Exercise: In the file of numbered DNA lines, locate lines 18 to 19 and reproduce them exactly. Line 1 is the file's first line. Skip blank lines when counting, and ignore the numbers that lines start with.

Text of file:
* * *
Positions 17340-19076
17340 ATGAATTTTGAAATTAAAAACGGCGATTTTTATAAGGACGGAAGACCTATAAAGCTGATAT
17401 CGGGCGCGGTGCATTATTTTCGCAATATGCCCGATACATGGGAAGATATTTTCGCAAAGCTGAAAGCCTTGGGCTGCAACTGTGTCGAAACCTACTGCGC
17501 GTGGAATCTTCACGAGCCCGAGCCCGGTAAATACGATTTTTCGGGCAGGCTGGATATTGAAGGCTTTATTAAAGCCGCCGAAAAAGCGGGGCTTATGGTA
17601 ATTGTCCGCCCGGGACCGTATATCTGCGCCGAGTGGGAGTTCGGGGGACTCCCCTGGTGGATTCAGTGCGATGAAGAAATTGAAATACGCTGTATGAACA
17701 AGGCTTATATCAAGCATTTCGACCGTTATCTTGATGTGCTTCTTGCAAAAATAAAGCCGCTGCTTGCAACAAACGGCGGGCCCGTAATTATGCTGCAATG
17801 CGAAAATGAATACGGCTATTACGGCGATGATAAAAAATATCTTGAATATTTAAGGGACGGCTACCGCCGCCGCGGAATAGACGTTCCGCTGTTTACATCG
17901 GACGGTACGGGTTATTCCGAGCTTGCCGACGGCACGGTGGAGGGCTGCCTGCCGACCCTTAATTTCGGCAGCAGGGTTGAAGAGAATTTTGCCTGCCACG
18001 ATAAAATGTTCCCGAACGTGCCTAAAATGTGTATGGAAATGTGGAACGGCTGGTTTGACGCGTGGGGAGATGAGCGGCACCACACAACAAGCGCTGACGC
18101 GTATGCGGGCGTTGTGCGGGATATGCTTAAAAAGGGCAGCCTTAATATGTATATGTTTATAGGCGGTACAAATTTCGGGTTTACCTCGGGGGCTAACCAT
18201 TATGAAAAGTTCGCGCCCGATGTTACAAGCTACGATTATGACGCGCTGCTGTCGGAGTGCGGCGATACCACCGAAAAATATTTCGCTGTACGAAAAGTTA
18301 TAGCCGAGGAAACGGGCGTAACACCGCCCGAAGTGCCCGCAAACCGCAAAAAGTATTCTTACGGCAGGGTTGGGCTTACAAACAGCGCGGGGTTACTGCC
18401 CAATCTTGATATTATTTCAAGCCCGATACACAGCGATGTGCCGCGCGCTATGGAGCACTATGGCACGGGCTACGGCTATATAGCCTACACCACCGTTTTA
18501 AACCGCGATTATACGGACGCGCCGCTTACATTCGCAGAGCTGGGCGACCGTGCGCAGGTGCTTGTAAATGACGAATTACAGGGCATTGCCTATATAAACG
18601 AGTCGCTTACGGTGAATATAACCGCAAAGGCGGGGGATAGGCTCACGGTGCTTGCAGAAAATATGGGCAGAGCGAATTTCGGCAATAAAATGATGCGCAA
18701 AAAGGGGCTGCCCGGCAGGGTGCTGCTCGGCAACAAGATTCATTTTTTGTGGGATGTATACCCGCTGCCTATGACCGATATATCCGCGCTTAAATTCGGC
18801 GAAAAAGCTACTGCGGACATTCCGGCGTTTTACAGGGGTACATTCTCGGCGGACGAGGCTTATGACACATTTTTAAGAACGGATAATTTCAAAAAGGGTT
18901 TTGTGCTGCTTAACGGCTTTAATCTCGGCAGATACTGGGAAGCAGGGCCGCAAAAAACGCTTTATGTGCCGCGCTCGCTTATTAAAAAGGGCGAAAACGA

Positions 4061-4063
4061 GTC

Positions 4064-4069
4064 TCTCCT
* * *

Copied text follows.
18901 TTGTGCTGCTTAACGGCTTTAATCTCGGCAGATACTGGGAAGCAGGGCCGCAAAAAACGCTTTATGTGCCGCGCTCGCTTATTAAAAAGGGCGAAAACGA

Positions 4061-4063